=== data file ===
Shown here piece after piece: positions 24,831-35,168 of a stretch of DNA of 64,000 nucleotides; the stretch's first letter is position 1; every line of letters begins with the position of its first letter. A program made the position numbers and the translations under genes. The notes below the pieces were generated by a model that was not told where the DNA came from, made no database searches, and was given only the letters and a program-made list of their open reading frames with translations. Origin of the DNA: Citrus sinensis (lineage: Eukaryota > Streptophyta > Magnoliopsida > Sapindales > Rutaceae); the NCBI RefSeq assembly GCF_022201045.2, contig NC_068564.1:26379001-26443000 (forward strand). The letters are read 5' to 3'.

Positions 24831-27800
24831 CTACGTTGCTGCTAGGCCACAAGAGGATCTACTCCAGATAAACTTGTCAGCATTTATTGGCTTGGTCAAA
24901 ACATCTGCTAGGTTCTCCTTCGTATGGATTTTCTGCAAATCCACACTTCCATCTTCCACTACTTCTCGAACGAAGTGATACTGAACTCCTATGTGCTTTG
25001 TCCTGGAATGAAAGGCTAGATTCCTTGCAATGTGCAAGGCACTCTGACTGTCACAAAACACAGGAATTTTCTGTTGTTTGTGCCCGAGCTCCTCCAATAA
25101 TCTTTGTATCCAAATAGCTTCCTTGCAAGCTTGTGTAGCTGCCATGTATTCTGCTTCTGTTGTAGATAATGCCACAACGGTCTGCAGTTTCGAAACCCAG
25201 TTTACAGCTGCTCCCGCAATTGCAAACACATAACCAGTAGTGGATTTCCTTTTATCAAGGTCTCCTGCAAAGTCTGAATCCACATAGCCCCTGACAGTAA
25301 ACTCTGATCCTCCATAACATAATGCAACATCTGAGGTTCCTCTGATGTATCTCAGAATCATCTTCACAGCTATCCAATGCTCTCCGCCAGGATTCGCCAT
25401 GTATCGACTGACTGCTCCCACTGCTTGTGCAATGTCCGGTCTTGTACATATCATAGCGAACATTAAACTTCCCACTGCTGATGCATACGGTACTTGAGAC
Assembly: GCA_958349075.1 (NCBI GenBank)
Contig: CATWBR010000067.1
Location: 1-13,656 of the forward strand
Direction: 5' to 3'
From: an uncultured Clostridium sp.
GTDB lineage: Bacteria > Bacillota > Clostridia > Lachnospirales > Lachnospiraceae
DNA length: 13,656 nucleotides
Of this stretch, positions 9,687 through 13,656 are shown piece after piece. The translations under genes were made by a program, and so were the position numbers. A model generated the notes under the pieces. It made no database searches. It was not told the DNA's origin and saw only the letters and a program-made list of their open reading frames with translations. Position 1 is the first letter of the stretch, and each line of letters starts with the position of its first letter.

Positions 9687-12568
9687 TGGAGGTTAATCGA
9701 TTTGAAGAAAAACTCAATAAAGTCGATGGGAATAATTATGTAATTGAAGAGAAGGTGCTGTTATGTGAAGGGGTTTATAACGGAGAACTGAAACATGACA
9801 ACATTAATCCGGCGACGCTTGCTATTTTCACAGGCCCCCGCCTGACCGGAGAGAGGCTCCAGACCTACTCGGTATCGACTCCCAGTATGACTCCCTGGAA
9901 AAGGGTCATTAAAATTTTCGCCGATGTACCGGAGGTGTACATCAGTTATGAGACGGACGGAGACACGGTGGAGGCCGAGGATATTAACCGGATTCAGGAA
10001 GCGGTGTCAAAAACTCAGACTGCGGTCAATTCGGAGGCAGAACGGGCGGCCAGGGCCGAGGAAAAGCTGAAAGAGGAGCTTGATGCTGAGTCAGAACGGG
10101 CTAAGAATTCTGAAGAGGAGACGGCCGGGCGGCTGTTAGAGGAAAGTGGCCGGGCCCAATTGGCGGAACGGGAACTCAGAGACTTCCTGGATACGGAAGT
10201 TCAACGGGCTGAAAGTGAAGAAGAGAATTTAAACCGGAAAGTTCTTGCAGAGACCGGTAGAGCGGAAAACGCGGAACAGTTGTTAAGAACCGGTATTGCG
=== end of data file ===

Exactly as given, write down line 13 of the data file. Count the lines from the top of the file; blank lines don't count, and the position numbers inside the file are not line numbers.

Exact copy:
Direction: 5' to 3'